By further combining the metagenomic, metatranscriptomic, and transcriptomic profiles, using bacterial DNA (bsDNA), hsa-miRNA and bacterial small RNA (bsRNA), the authors were able to further classify CRC when compared to controls and adenomas (Figure 3).5

abundant bacterial phyla
Figure 1. Relative abundances of differentially abundant bacterial phyla among healthy, adenoma, and carcinoma groups.5
Figure 2. The list of hsa-miRNAs and hsa-sncRNAs correlated with the abundance of E. coli.5
differentiate between CRC and healthy
Figure 3. Combining bsRNA, bDNA and hsa-miRNA profiles provides the best method to differentiate between CRC and healthy, and CRC and adenoma groups.5

Understanding Microbial Composition

Microbial CompositionIn conclusion, the metatranscriptomic analysis provides a powerful tool to not only identify the difference in stool microbial composition between healthy, adenoma, and CRC groups, but also the microbial species transcriptionally active in adenoma and CRC patients. Furthermore, the combined use of metatranscriptomic and transcriptomic data identified human and bacterial RNA biomarkers that can potentially be used to diagnose patients with colonic adenomas or carcinomas. Finally, metagenomic and metatranscriptomic analyses, in combination, can provide information that can accurately classify subjects according to their health status.

As previously mentioned, one of the greatest difficulties for earlier gut microbiome studies was the fragility of the microbiome itself. Once outside the body, the overall composition begins to change and shift. In the past, this meant freezing the sample as rapidly as possible to preserve the microbiome profile. However, this caused issues since freezer storage or cold transport is not always available. Chemical preservation is a popular alternative to freezing as it eliminates the need for freezing, and in the case of Norgen's Stool Nucleic Acid Collection and Preservation Tubes, maintains the stability of DNA and RNA in the sample for 2 years and 7 days respectively while largely eliminating odor.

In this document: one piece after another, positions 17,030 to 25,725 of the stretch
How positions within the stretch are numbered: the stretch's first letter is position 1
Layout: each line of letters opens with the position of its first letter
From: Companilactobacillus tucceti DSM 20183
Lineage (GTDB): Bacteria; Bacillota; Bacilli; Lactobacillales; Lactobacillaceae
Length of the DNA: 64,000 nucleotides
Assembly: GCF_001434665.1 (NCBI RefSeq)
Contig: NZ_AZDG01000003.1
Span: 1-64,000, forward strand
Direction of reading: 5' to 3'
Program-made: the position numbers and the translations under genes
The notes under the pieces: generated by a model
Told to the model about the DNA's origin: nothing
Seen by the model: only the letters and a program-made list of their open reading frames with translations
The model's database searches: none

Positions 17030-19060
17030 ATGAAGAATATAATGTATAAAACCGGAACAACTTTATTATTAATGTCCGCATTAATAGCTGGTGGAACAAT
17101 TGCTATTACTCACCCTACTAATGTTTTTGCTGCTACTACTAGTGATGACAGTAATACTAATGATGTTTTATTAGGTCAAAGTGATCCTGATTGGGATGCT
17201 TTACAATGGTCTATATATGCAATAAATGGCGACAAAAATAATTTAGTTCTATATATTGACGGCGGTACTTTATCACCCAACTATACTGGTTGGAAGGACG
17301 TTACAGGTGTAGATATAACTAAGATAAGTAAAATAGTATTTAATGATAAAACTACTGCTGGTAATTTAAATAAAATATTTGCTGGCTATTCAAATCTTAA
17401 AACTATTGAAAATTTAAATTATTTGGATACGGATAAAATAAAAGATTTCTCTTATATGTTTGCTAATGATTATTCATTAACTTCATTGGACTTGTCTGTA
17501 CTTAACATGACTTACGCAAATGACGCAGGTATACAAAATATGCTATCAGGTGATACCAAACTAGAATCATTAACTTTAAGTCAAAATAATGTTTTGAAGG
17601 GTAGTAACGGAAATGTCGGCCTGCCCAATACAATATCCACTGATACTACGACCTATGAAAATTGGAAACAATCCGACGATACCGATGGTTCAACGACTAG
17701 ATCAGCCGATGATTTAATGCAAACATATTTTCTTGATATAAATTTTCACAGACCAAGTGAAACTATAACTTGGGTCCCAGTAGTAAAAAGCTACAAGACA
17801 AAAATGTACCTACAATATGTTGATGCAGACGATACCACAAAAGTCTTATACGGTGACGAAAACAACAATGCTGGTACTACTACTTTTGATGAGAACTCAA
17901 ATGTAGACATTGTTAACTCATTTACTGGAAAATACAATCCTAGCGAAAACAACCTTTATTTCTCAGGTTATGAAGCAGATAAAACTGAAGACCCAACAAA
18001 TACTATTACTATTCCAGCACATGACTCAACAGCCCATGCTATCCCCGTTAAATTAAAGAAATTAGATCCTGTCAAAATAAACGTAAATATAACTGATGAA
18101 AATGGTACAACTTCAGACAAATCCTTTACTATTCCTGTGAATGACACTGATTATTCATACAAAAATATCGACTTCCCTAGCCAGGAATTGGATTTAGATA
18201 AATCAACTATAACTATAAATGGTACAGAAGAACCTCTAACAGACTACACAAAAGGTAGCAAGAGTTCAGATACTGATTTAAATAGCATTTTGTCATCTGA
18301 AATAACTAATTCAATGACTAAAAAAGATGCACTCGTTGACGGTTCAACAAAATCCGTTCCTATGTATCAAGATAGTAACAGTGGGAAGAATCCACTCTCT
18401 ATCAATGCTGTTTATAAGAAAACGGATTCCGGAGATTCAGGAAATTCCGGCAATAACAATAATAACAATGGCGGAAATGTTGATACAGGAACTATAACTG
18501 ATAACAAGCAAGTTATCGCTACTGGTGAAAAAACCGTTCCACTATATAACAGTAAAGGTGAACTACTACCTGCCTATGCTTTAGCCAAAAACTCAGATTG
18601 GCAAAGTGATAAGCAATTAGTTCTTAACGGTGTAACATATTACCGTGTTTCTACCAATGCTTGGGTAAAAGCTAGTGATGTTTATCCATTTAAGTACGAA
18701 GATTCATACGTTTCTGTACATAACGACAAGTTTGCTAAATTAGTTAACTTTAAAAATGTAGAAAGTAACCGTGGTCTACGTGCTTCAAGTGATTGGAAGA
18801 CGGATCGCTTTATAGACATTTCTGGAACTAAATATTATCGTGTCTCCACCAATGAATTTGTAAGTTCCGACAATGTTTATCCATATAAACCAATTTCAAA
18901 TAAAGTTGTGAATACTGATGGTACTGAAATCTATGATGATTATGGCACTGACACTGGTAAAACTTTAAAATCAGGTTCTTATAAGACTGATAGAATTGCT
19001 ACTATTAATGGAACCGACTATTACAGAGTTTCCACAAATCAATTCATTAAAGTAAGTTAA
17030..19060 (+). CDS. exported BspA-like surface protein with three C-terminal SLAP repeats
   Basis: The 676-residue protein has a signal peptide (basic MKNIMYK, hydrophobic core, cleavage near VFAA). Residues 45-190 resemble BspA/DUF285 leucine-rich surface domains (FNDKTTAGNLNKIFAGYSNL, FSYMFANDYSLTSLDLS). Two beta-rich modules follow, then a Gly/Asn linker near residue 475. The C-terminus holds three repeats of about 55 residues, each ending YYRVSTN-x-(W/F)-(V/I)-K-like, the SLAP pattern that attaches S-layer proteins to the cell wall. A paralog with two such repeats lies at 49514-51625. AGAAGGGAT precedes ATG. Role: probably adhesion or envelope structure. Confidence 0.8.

Extracting nucleic acids from stool samples can be a challenge, and under non-optimal collection and shipping conditions, nucleases in stool remain active and degrade nucleic acids. As a result, a stool sample, when it reaches the lab, may largely consist of DNA and RNA fragments that may be as small as 200 bp or lower. This poses a challenge for studies that aim to extract total RNA, including microRNA and small fragmented RNA, from stool samples. Traditional silica-based methods can not capture RNA molecules shorter than 200 nt unless supplemented with carrier-RNA or organic extraction via hazardous compounds, such as phenol/chloroform, both of which affect downstream applications. Norgen’s proprietary silicon carbide technology allows for the capture of true total RNA, including miRNAs and any fragmented RNAs present in the sample, without using any special reagents that adversely affect downstream applications.

If you are interested in learning more about Norgen’s Stool Nucleic Acid Collection and Preservation Devices and proprietary Silicon Carbide technology, be sure to register for our upcoming webinar, Get to the Bottom of Your Gut - A Multi-Omics Look Into the Stool Microbiome.

View References


  1. Ranjan, R., Rani, A., Finn, P. W., & Perkins, D. L. (2018). Multiomic strategies reveal diversity and important functional aspects of human gut microbiome. BioMed Research International, 2018, 1–13. https://doi.org/10.1155/2018/6074918

  2. Ogunrinola, G. A., Oyewale, J. O., Oshamika, O. O., & Olasehinde, G. I. (2020). The human microbiome and its impacts on health International Journal of Microbiology, 2020, 1–7. 2.https://doi.org/10.1155/2020/8045646

  3. Dubey, R. K., Tripathi, V., Prabha, R., Chaurasia, R., Singh, D. P., Rao, C. S., El-Keblawy, A., & Abhilash, P. C. (2019). Metatranscriptomics and metaproteomics for microbial communities profiling. Unravelling the Soil Microbiome , 51–60. https://doi.org/10.1007/978-3-030-15516-2_5

  4. Tang, Q., Jin, G., Wang, G., Liu, T., Liu, X., Wang, B., & Cao, H. (2020). Current sampling methods for gut microbiota: A call for more precise devices. Frontiers in Cellular and Infection Microbiology, 10. https://doi.org/10.3389/fcimb.2020.00151

  5. Tarallo, S., Ferrero, G., Gallo, G., Francavilla, A., Clerico, G., Realis Luc, A., Manghi, P., Thomas, A. M., Vineis, P., Segata, N., Pardini, B., Naccarati, A., & Cordero, F. (2019). Altered fecal small RNA profiles in colorectal cancer reflect gut microbiome composition in stool samples. MSystems, 4(5). https://doi.org/10.1128/msystems.00289-19

  6. Liu, S., da Cunha, A. P., Rezende, R. M., Cialic, R., Wei, Z., Bry, L., Comstock, L. E., Gandhi, R., & Weiner, H. L. (2016). The host shapes the gut microbiota via fecal MicroRNA. Cell Host & Microbe, 19(1), 32–43. 6.https://doi.org/10.1016/j.chom.2015.12.005